History of Freestyle Music with K7/TKA, George Lamond, and More

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What You'll Get

DJs fill partygoers with so much excitement they just have to dance, much as a touchdown does for a football player or the legislative process does for children. Feel like a kid again with this deal to History of Freestyle Music with K7/TKA, George Lamond, and more at Congress Theater. For $20, you get one ticket for balcony admission on Saturday, April 13, at 8 p.m. (up to a $37.50 value, including all fees).<p>

Inside the historic Congress Theater, some of the freestyle-music world’s most lauded performers mix a soundtrack of heartfelt tunes and pulsating beats to the delight of boogying audience members. Since its early days of singing at birthday parties, New York outfit TKA has been a celebrated force of the genre, which is known for its Latin-influenced electropop and dance moves that mimic the popular swimming stroke. After making a name for itself throughout the 1980s and early 1990s with hits such as “Louder Than Love,” Give Your Love to Me”, and “Maria,” TKA saw member Kayel branch out into solo work under the name K7. With his unique mix of rap, dance, and dancehall, he created songs that landed in the soundtracks of the Jim Carrey film The Mask and MTV’s The Real World. K7 reconvenes with TKA for live shows brimming with their signature brand of energetic, crowd-pleasing tunes. George Lamond also joins the party, harnessing his early days amid the dynamic music of his family’s native Puerto Rico to infuse his pop and R&B tunes with reggaeton, bachata, and salsa. His undulating tenor soars over tracks such as “Bad of the Heart,” “Look Into My Eyes,” and “No Matter What,” his duet with Brenda K. Starr that rocketed up the Billboard Hot 100 chart. Ms. Starr shares the stage with her former singing partner, belting out tracks from a career that has spanned three decades. Her 1987 hit, “I Still Believe,” reached No. 13 on the Billboard Hot 100 chart and was famously covered by Mariah Carey. The soprano chanteuse went on to record several Spanish dance-pop albums, earning two nominations from the Latin Grammy Awards for her work. After a performance from acclaimed freestyle singers Cynthia and Judy Torres, veteran DJ and original member of Hot Mix 5—a seminal Chicago DJ crew—Kenny “Jammin” Jason illuminates the booth with his dizzying cache of old-school hits. Julian Jumpin Perez also shares the festive billing alongside sonic specialists Tim Spinnin’ Schommer, Harry Hotmixn Hernandez, and Martin “Boogieman” Luna.<p>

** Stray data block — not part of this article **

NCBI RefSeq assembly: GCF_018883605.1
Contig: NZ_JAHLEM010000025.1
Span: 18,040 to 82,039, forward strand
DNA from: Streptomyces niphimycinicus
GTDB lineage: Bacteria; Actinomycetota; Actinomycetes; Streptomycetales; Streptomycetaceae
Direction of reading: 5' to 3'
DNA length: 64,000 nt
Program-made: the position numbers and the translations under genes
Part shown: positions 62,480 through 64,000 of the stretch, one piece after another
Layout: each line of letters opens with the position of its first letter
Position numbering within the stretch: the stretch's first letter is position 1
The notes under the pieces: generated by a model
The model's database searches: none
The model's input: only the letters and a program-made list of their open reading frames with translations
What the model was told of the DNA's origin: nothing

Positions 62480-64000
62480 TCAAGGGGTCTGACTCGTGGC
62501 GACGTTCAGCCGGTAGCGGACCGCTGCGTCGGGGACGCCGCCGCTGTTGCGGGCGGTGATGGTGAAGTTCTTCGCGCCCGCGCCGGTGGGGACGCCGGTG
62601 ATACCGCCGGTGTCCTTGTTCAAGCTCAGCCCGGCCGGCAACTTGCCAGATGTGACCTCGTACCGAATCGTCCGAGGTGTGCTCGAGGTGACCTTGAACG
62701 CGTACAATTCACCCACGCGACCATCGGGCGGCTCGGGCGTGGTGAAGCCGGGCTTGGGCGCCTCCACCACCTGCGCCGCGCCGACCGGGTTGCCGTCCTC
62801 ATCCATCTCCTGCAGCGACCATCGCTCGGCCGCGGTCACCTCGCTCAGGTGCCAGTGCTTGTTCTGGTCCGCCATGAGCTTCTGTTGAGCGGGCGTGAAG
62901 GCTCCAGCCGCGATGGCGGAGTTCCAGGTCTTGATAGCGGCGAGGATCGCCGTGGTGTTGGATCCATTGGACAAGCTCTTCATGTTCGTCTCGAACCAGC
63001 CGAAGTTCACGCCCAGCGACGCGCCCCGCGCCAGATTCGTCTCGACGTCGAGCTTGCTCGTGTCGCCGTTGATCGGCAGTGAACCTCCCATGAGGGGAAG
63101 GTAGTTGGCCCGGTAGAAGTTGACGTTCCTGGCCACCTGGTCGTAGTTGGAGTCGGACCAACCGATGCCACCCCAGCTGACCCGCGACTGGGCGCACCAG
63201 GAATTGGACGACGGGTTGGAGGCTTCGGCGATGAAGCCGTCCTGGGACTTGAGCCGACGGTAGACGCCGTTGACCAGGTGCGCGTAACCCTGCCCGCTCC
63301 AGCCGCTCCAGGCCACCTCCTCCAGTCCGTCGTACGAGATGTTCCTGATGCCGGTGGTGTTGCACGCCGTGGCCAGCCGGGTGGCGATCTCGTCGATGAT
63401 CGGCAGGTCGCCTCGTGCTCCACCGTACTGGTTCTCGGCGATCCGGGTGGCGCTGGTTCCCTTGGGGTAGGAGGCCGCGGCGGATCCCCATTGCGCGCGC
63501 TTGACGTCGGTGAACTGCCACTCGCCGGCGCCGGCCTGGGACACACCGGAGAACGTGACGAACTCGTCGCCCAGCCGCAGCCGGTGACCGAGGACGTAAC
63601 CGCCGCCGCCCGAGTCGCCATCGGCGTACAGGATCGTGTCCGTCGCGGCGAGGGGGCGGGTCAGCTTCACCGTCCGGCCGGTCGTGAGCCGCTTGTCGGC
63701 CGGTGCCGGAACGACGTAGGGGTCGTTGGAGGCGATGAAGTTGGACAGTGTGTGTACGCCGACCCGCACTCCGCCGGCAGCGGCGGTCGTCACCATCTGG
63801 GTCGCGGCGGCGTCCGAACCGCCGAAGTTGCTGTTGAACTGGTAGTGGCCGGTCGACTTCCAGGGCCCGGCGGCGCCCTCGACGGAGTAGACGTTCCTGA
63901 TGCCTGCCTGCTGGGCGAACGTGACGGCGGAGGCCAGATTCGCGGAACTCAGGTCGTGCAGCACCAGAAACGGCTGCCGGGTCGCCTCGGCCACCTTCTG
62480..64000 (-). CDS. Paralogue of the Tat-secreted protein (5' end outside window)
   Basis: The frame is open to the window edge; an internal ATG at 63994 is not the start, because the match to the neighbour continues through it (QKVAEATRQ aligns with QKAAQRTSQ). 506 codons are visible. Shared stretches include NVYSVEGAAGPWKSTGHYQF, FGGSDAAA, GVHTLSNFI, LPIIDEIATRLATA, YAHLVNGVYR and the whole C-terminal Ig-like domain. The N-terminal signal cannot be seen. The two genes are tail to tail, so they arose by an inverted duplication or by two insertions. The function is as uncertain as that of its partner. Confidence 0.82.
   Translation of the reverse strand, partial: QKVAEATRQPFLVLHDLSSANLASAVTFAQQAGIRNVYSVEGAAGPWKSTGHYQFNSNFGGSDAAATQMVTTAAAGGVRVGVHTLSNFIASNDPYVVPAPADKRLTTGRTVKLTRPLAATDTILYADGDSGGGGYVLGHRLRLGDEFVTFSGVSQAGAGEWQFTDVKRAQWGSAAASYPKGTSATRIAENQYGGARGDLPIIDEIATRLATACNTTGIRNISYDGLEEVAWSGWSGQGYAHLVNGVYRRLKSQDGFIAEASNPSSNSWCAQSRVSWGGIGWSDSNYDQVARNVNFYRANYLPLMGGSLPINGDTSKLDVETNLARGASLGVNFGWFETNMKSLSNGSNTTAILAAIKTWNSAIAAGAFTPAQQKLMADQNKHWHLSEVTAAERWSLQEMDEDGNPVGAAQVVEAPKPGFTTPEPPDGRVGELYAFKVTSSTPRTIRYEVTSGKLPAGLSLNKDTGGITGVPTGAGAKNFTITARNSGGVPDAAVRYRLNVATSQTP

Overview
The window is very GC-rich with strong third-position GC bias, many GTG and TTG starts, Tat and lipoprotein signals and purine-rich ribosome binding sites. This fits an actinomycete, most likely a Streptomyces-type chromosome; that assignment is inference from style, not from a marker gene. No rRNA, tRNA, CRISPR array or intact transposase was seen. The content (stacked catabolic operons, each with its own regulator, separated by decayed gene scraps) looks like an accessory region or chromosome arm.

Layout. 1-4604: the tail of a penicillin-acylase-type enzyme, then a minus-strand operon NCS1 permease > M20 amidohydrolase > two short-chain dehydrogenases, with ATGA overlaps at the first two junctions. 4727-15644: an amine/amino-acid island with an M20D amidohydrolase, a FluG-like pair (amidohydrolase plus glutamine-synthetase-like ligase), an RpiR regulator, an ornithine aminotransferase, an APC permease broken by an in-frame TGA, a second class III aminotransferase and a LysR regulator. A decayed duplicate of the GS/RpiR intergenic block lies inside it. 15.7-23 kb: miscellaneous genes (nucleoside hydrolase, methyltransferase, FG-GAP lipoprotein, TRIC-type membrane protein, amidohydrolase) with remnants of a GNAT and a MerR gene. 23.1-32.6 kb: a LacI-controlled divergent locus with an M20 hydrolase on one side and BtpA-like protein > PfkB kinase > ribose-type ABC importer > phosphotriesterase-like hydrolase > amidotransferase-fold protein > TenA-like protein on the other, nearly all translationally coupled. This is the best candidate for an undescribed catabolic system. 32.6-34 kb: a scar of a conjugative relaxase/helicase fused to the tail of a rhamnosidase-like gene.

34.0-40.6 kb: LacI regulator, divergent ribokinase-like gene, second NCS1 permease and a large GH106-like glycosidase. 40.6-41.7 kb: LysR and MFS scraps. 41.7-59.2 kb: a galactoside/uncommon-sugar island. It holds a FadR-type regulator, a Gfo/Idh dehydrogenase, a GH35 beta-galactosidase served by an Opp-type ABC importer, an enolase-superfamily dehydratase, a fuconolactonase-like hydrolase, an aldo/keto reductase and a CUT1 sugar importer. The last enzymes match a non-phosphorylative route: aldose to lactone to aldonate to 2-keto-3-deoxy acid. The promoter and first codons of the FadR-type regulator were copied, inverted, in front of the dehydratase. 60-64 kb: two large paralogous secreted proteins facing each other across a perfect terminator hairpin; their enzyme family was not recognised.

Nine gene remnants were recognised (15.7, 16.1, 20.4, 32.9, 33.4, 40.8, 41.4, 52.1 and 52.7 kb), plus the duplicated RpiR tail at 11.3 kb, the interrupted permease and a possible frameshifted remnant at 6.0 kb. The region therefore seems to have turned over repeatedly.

Click here to see the full lineup.<p>

Though this merchant sometimes features a discounted price online, this deal still offers the best deal available.

Congress Theater

With its gargantuan ballroom space and ornately decorated domed ceiling, Congress Theater is just as much a feast for the eyes as it is for the ears. The historic venue, which boasts a curved upper deck lined with red velvet seats, beckons concertgoers to its lushly vintage confines for country-music shows, bluegrass festivals, and electronic-music performances.

The Fine Print

Promotional value expires Apr 13, 2013. Limit 10 per person. Redeem starting 4/13 for a ticket at venue box office. Must show valid ID matching name on voucher at Congress Theater. Refundable only on day of purchase. Must purchase together to sit together. Discount reflects History of House Music's current ticket prices-price may differ on day of the event. Doors open at 8PM. Must be 21 or older. Merchant is solely responsible to purchasers for the care and quality of the advertised goods and services.

About History of Freestyle Music with K7/TKA, George Lamond, and More

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